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Drug Saf. 2018 Jun;41(6):591-602. doi: 10.1007/s40264-018-0637-3.

A Multi-hospital Before-After Observational Study Using a Point-Prevalence Approach with an Infusion Safety Intervention Bundle to Reduce Intravenous Medication Administration Errors.

Author information

1
Division of General Internal Medicine and Primary Care, Brigham and Women's Hospital, 1620 Tremont Street, OBC-3, Boston, MA, 02120-1613, USA. kschnock@bwh.harvard.edu.
2
Harvard Medical School, Boston, MA, USA. kschnock@bwh.harvard.edu.
3
Division of General Internal Medicine and Primary Care, Brigham and Women's Hospital, 1620 Tremont Street, OBC-3, Boston, MA, 02120-1613, USA.
4
Harvard Medical School, Boston, MA, USA.
5
Munn Center for Nursing Research, Massachusetts General Hospital, Boston, MA, USA.
6
Vanderbilt University Medical Center, Nashville, TN, USA.
7
College of Pharmacy, University of Arizona, Phoenix, AZ, USA.
8
Department of Nursing, Western Connecticut Health Network, Danbury, CT, USA.
9
Partners eCare, Partners Healthcare, Boston, MA, USA.
10
The Johns Hopkins Hospital, Baltimore, MD, USA.
11
Winchester Medical Center, Winchester, VA, USA.
12
Health Quest Systems Inc, Grangeville, NY, USA.
13
Department of Pharmacy, Maricopa Medical Center, Phoenix, AZ, USA.
14
College of Pharmacy, University of Georgia, Savannah, GA, USA.
15
Central DuPage Hospital, Winfield, IL, USA.
16
Department of Pharmacy, UC San Diego Health, San Diego, CA, USA.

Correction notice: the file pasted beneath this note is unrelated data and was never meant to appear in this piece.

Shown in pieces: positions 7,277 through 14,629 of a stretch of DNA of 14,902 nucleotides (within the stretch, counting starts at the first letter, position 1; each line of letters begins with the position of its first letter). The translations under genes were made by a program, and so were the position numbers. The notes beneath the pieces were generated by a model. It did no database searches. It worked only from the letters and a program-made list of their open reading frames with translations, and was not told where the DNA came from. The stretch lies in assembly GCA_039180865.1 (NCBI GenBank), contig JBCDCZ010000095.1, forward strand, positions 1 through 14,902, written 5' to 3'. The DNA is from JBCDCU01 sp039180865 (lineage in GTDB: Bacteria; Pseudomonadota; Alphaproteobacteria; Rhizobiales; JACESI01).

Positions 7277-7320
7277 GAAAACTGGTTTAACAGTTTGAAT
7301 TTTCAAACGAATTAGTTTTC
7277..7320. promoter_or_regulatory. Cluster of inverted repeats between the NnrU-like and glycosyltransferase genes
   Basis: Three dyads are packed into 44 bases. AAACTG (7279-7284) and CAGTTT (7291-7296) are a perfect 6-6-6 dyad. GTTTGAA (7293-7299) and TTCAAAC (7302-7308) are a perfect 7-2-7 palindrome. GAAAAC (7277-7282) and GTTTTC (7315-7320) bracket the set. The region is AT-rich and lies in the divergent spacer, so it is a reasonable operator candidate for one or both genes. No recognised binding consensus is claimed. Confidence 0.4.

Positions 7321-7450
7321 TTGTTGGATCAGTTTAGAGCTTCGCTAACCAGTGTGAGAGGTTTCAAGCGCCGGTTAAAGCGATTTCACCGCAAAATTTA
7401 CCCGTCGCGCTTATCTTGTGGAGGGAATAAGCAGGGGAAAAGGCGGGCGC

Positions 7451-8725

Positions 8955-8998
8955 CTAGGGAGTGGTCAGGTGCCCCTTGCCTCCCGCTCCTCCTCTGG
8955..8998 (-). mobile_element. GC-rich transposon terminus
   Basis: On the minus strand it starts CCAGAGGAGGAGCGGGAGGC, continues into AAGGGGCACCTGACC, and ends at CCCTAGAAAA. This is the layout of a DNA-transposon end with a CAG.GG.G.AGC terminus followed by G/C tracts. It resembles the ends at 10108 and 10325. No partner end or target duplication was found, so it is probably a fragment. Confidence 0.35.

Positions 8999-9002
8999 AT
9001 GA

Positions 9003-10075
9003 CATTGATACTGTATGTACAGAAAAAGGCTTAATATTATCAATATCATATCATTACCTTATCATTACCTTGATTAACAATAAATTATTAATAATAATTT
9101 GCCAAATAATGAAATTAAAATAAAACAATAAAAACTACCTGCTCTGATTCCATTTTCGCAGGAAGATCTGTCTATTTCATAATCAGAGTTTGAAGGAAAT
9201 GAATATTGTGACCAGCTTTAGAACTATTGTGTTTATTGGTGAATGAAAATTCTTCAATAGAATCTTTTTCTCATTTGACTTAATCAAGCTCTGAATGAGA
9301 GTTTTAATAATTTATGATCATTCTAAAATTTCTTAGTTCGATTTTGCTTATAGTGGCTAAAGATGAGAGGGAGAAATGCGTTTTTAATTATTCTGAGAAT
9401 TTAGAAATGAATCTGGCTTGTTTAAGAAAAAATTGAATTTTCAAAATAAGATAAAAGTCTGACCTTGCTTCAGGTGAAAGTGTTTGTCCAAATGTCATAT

17
St. Joseph's/Candler Health System, Savannah, GA, USA.
18
Concord Hospital, Concord, NH, USA.

Abstract

INTRODUCTION:

We previously found a high rate of errors in the administration of intravenous medications using smart infusion pumps.

OBJECTIVES/DESIGN:

An infusion safety intervention bundle was developed in response to the high rate of identified errors. A before-after observational study with a prospective point-prevalence approach was conducted in nine hospitals to measure the preliminary effects of the intervention.

MAIN OUTCOME MEASURES:

Primary outcome measures were overall errors and medication errors, with the secondary outcome defined as potentially harmful error rates.

RESULTS:

We assessed a total of 418 patients with 972 medication administrations in the pre-intervention period and 422 patients with 1059 medication administrations in the post-intervention period. The overall error rate fell from 146 to 123 per 100 medication administrations (p < 0.0001), and the medication error rate also decreased from 39 to 29 per 100 medication administrations (p = 0.001). However, there was no significant change in the potentially harmful error rate (from 0.5 to 0.8 per 100 medication administrations, p = 0.37). An intervention component aiming to reduce labeling-not-completed errors was effective in reducing targeted error rates, but other components of the intervention bundle did not show significant improvement in the targeted errors.

CONCLUSION:

Development and implementation of the intervention bundle was successful at reducing overall and medication error rates, but some errors remained and the potentially harmful error rate did not change. The error-rate reductions were not always correlated with the specific individual interventions. Further investigation is needed to identify the best strategies to reduce the remaining errors.

CLINICAL TRIALS REGISTRATION:

Registered at ClinicalTrials.gov, identifier: NCT02359734.

PMID:
29411338
DOI:
10.1007/s40264-018-0637-3
[Indexed for MEDLINE]

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